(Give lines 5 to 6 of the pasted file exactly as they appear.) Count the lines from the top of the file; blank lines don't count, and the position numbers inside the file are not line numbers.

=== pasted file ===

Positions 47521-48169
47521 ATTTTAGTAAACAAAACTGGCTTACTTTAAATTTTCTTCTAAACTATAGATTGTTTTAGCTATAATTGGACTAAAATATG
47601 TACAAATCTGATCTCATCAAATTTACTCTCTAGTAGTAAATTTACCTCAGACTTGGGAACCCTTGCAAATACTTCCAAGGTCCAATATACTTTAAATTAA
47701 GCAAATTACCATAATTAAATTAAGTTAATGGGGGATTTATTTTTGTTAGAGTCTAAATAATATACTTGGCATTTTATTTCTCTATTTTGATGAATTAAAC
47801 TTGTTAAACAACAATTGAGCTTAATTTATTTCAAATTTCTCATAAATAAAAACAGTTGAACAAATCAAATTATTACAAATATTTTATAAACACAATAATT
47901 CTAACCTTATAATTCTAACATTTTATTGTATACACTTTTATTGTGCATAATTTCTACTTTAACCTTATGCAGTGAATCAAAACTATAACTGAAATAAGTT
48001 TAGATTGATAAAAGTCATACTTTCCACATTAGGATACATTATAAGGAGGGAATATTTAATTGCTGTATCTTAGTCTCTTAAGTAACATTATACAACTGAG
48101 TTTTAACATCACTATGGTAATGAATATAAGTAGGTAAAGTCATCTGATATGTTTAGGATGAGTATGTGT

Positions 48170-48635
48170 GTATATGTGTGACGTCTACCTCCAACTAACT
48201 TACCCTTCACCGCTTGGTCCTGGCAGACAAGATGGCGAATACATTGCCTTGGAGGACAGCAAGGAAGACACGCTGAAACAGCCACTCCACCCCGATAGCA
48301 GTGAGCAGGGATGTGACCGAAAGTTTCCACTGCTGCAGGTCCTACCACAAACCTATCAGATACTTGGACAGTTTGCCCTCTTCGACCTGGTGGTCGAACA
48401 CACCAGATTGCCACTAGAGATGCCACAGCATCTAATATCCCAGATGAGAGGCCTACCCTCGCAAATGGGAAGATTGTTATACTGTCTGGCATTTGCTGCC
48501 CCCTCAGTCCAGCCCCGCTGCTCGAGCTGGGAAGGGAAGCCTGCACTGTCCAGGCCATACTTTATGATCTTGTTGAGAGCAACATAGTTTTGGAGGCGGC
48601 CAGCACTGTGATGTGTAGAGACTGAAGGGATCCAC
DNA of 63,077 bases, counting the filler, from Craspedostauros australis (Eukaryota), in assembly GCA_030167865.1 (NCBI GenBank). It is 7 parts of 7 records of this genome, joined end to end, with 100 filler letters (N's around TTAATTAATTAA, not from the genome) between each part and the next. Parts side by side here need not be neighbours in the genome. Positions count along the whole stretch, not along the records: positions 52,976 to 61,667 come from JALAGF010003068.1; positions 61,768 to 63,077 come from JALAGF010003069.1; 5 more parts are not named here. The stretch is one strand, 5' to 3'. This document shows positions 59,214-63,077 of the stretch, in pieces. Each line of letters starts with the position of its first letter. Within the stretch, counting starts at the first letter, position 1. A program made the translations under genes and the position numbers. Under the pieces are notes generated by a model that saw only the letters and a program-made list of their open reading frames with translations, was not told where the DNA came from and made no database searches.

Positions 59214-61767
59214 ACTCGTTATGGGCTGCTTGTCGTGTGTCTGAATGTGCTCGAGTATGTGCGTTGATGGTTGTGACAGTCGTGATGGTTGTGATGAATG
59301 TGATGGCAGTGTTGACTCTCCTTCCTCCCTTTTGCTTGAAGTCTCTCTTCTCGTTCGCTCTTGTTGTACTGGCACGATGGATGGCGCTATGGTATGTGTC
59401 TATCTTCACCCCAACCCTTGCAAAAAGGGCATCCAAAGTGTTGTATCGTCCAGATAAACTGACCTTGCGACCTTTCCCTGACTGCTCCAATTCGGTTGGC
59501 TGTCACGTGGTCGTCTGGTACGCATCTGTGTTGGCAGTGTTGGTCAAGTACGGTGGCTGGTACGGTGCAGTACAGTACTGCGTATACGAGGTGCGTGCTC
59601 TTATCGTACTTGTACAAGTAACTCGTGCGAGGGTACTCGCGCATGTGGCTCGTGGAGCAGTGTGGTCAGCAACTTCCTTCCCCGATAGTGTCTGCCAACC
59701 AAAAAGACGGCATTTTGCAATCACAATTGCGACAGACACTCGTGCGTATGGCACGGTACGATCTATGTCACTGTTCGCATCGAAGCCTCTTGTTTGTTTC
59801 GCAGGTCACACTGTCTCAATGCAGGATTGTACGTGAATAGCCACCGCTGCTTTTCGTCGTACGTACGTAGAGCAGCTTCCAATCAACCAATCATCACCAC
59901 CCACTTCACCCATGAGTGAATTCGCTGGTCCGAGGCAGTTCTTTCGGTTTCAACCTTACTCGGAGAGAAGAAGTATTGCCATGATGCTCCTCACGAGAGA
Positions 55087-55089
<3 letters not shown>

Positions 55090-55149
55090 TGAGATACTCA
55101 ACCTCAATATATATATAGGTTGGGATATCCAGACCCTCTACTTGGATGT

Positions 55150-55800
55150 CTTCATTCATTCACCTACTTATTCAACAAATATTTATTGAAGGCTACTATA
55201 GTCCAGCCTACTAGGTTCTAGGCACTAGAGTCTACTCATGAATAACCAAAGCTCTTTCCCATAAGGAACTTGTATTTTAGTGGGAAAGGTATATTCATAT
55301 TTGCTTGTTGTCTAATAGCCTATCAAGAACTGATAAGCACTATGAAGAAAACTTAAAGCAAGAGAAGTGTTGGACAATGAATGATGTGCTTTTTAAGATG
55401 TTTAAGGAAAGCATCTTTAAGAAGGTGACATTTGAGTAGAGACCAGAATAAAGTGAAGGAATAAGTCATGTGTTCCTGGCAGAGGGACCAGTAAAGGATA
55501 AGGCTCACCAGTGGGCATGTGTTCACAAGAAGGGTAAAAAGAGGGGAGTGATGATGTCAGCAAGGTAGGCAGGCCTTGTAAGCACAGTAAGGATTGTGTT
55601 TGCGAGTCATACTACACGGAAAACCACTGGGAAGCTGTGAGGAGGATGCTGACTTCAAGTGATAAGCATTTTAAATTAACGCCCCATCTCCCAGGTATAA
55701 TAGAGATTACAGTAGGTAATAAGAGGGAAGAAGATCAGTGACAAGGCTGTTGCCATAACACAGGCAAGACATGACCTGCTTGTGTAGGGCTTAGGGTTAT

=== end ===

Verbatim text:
47801 TTGTTAAACAACAATTGAGCTTAATTTATTTCAAATTTCTCATAAATAAAAACAGTTGAACAAATCAAATTATTACAAATATTTTATAAACACAATAATT
47901 CTAACCTTATAATTCTAACATTTTATTGTATACACTTTTATTGTGCATAATTTCTACTTTAACCTTATGCAGTGAATCAAAACTATAACTGAAATAAGTT